As this tough-minded studio film begins — with a faint clamor of drilling and trucks before the first shot comes up — Affleck’s character, Jack, is working on a construction site. He is already deep into alcoholism, keeping a dedicated spot in his shower for a beer can. His wife (Janina Gavankar), from whom he has separated, uses his sister (Michaela Watkins) as a go-between. Jack is given to explosions of anger. Then an unexpected opportunity arises: Father Devine (John Aylward), who runs the Roman Catholic high school where Jack was once a basketball star, informs him that the coach has had a heart attack. Will Jack step in to help the team, which hasn’t been to the playoffs since he was a student? Per genre convention, Jack is charged with bringing discipline to a ragtag group. Although Jack’s salty language and encouragement of roughhousing by the young men — “I will not coach a team that has been out-toughed,” he tells them — is perhaps dubious as coaching, the team does improve, and Jack’s hard edges help The Way Back avoid a sense of squeaky-clean uplift. Working from a script by Brad Ingelsby, director Gavin O’Connor finds ways to keep viewers subtly off guard; just when you think The Way Back will turn into a Big Game movie, it reverts to being an addiction drama (and then goes back again). The volleying structure comes with one giant, regrettable flaw: The movie withholds a crucial bit of backstory in early scenes only to drop it like an anvil later on. The decision to deploy it as a surprise (to the audience and not the other characters) is cheap and shameless — a blatant foul in a movie otherwise filled with smoothly executed plays. Sports drama, rated R, 108 minutes, Regal Stadium 14 and Violet Crown. (Ben Kenigsberg/The New York Times)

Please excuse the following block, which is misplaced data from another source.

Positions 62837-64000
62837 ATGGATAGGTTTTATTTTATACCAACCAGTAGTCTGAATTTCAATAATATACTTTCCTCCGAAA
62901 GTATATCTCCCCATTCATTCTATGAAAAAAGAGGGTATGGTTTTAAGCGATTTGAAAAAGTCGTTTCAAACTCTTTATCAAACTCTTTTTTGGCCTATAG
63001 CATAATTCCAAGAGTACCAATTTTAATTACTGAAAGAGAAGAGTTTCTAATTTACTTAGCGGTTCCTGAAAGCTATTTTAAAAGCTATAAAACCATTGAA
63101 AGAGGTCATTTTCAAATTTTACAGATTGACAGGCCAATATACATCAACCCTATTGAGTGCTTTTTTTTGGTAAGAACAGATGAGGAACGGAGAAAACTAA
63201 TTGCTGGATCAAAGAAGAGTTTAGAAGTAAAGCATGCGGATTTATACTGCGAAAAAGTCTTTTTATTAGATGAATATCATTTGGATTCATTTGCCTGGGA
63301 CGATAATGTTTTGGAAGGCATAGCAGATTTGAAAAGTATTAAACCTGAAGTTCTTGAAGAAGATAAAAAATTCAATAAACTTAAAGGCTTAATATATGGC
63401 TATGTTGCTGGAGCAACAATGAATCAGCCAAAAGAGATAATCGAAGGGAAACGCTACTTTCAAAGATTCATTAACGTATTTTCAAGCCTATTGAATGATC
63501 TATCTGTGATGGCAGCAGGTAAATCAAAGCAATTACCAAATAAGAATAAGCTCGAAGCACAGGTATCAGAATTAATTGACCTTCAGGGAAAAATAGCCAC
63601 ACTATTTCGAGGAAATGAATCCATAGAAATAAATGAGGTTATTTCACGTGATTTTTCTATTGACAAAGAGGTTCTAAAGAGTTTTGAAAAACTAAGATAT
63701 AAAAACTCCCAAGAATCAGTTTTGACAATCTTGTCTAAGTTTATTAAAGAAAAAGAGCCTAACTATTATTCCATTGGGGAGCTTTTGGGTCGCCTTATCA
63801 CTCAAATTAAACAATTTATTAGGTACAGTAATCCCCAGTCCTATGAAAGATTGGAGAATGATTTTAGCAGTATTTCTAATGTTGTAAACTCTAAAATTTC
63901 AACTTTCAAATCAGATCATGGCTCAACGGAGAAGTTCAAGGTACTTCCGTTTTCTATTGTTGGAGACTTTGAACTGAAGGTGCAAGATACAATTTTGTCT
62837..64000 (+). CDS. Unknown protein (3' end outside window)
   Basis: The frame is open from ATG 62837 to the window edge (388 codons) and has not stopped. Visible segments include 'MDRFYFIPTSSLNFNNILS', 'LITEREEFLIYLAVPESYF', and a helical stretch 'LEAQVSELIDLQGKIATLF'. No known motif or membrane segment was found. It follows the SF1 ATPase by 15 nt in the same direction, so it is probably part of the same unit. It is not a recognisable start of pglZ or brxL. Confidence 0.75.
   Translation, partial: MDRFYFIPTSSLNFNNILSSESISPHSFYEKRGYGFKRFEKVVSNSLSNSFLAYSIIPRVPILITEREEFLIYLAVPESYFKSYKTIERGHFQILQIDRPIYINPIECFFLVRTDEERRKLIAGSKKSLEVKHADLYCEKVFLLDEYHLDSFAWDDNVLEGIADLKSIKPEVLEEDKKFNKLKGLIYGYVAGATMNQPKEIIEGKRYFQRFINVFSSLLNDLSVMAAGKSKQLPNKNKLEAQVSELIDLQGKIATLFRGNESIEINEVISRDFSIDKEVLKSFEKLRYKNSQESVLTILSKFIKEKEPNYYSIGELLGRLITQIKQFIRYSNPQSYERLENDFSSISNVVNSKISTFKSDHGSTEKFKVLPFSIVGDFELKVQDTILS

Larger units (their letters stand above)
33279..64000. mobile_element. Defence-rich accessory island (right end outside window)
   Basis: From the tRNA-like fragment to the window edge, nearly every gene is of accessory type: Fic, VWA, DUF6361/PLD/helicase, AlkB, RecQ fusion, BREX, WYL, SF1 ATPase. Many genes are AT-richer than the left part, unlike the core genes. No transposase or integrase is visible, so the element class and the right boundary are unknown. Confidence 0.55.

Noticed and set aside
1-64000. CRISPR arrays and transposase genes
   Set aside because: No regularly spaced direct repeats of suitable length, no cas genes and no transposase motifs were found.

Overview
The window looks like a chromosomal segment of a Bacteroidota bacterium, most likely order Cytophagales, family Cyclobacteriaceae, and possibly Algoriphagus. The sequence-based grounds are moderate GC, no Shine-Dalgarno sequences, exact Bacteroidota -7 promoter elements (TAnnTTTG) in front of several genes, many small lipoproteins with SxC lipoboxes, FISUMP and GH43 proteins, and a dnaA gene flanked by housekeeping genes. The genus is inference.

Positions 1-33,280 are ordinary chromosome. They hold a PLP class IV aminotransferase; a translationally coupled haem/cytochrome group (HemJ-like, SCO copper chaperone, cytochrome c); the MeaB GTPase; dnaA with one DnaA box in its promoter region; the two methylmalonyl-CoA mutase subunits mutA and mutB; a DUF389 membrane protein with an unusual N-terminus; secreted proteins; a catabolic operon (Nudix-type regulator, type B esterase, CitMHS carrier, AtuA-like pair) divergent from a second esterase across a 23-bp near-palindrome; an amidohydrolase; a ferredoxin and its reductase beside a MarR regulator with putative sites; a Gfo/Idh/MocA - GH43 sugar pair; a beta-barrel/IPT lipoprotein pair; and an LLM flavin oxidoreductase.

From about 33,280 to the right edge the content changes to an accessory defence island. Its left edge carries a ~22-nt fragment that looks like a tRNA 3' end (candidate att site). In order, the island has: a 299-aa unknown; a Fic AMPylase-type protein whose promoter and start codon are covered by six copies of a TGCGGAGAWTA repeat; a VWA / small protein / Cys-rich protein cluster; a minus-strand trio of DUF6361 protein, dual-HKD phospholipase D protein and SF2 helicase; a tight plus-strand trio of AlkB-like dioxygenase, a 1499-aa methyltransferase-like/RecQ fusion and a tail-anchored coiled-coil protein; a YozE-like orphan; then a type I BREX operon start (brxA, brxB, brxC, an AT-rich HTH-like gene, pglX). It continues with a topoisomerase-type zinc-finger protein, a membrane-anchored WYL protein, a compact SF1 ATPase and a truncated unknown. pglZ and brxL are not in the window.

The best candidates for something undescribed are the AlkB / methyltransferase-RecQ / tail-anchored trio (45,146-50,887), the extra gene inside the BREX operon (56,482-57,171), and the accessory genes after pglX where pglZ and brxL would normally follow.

Center for Contemporary Art

▼ 6:15 p.m. Friday-Sunday, March 13-15: Precious Guru

▼ 7 p.m. Wednesday, March 18: Sex & Power: the Visual Language of Oppression, presented by New Mexico Women in Film

Jean Cocteau Cinema

▼ 8 p.m. Friday, March 13: The Saga of the Shining Emblem

▼ 4 p.m. Sunday, March 15: Santa Fe Noir author event

▼ 8 p.m. Sunday, March 15: Westworld Season 3 premiere

▼ 6 p.m. and 8 p.m. Wednesday, March 18: Frontiers in Science-Los Alamos Talks

▼ 8 p.m. Thursday, March 19: Carlos Medina Comedy Show

Regal Stadium 14

▼ 6:30 p.m. Tuesday-Wednesday, March 17-18: I Am Patrick

The Screen

▼ 11 a.m. Saturday, March 14: Following the Ninth: In the Footsteps of Beethoven’s Final Symphony

▼ 4 p.m. Sunday, March 15: Oliver Sacks: His Own Life, presented by the Santa Fe Jewish Film Festival

Violet Crown

▼ 11 a.m. Sunday, March 15: Zurich Operahouse presents Tosca

▼ 7 p.m. Wednesday, March 18: Rolling Stone: Life and Death of Brian Jones

▼ 8 p.m. Thursday, March 19: A Quiet Place Part II